The 28mm was slightly better in the flare department, but the Simera 35mm is no slouch, either. It does quite well at large apertures with minimal ghosting and veiling (first and second images), though when stopped down to F11 (third image) you can definitely see more ghosting artifacts.
This is still an area of strength for the Simera 35mm relative to competitors, and the 14 bladed sunstar looks pretty nice, too.
I was generally happy with the images I got from the Simera 35mm F1.4. I don’t have any experience with the Leica competitors, but they would have to be a LOT better to justify the much, much higher price tags.
In summation, I found a whole lot more to be happy about than what I did to complain about. Colors looked nice, and I found that I didn’t need to do much processing to images. I generally liked the way that they looked right out of the camera. Check out the image gallery for more shots to help you get a feel for whether or not this lens will work for you.
It’s great to start 2024 with a brand new lensmaker who is off to a great start in evaluating a market and building a lens to fill it. Targeting the Leica M-mount market is a different strategy than I’ve often seen from new lensmakers, but it seems like Thypoch recognized an opportunity to built a slightly more upscale lens that is still going to seem a bargain in the Leica community. The market on Sony is pretty flooded, but I think that these Simera lenses might get more attention on the less populated Leica side of things.
There are obviously a number of 35mm lenses on Leica, but most of them tend to be very expensive, and few are more inexpensive than the Thypoch Simera 35mm F1.4. And yet nothing feels cheap about the Simera lenses. There’s a lot of attention to detail that makes them feel upscale, and they are capable optical performers as well.
The Leica platform is about the look, and I think that Thypoch has done a good job of providing a far less expensive alternative to Leica branded lenses while retaining a lot of the charm that makes people love Leica. For less than $700 you can land a lens in the Thypoch Simera 35mm F1.4 that captures a lot of the charm of much more expensive Leica lenses. The counterpart to that, however, is that no one is shooting Leica to save money, so the market will have to determine whether or not those willing to spend many thousands of dollars on a Leica camera are looking for a budget alternative to native Leica glass. Good luck, Thypoch!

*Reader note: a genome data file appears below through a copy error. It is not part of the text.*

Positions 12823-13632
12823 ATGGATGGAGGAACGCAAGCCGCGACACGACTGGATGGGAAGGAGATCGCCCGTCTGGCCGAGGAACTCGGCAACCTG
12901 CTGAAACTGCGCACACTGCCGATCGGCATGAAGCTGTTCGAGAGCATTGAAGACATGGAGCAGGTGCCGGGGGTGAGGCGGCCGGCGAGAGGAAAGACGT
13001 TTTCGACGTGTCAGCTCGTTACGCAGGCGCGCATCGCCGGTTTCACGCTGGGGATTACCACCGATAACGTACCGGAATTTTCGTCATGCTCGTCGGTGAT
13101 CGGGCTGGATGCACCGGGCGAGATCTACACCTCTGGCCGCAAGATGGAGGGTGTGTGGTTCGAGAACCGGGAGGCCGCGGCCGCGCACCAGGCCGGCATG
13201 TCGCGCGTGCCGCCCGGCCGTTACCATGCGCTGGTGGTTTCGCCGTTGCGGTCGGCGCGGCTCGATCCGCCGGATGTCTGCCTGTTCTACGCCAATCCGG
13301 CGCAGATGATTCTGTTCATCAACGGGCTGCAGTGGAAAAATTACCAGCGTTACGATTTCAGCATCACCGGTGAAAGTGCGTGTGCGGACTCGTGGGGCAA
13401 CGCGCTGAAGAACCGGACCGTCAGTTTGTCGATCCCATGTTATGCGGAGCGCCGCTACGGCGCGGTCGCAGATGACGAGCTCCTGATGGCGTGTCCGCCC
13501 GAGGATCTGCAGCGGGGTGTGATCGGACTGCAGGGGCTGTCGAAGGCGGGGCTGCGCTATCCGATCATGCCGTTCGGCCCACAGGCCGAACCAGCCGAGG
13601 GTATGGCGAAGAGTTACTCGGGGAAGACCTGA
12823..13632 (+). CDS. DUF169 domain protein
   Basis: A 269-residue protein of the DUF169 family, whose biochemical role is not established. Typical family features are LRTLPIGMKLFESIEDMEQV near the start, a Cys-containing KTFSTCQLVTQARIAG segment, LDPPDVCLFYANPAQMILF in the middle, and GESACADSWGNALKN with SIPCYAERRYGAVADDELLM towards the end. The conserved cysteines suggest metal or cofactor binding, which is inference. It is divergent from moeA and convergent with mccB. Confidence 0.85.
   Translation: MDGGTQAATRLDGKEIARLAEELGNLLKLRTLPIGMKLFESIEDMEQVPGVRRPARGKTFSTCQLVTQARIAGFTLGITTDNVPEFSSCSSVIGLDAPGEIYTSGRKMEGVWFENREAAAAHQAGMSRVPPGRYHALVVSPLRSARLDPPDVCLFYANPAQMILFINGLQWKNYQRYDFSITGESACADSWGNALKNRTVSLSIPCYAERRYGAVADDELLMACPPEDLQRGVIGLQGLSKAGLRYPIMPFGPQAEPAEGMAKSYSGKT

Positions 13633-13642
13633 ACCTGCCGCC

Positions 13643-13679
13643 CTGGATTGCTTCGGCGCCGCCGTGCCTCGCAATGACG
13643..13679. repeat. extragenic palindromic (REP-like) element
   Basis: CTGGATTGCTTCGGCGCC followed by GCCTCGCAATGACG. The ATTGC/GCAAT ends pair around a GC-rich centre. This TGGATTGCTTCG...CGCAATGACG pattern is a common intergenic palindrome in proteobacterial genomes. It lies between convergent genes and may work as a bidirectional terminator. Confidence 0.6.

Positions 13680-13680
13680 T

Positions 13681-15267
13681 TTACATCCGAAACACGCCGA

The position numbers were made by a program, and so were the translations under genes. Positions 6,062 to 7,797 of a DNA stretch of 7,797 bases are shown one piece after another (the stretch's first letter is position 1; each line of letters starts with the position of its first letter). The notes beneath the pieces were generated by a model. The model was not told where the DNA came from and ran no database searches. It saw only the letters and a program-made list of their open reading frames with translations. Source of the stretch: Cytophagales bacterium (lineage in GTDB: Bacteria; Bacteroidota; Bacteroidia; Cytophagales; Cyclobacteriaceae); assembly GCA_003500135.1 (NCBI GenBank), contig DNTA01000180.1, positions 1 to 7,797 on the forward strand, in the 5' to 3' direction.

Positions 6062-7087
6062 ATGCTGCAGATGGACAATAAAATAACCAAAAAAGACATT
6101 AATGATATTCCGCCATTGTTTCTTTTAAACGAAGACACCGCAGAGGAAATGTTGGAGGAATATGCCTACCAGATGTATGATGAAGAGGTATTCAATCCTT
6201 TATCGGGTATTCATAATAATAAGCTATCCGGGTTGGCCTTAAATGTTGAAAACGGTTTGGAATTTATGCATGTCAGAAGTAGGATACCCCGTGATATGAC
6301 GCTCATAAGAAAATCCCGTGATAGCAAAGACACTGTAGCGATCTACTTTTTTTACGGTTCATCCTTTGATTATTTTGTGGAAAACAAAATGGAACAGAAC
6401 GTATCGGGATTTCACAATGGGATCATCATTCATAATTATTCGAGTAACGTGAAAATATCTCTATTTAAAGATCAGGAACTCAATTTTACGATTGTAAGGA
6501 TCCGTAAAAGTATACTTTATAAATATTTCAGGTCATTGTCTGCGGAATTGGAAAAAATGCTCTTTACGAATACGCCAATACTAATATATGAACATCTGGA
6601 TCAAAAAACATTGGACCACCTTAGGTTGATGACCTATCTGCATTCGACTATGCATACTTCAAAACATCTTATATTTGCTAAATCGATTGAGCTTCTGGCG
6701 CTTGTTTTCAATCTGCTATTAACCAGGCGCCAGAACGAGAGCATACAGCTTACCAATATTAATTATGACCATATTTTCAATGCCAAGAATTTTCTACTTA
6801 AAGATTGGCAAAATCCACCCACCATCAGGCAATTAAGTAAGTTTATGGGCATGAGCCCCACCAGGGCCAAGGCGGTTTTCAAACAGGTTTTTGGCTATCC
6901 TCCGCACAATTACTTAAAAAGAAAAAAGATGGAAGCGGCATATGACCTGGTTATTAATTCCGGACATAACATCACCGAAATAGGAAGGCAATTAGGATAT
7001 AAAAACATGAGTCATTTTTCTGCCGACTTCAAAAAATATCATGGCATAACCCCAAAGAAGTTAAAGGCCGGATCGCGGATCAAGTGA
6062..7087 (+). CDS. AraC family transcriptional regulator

- Beautifully made lens with attention to detail
- Declick option
- Love the silver finish
- Good performance of focus and aperture rings
- 14 bladed aperture iris is beautiful
- Compact and lightweight
- Good rule of thirds sharpness even at F1.4
- Nice bokeh
- Very low distortion
- Good flare resistance
- Nice rendering and drawing
- 8x cheaper than the Leica alternative
- Corners are soft at large apertures
- Low maximum magnification
- Fairly strong vignette
- A bit more fringing than the 28mm
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Keywords: Thypoch, Simera, 35mm, F1.4, Simera 35, 35mm, 28mm, M-mount, Rangefinder, Techart, LM-EA9, LMEA9, Techart LM-EA9 Review, LM-EA7, Leica M to E, Full Frame, Review, Sony Alpha 1, Sony a7RV, Review, Hands On, Dustin Abbott, Real World, Comparison, Sharpness, Bokeh, Flare Resistance, Autofocus, Image Quality, Sample Images, Video, Photography, let the light in, #letthelightin, DA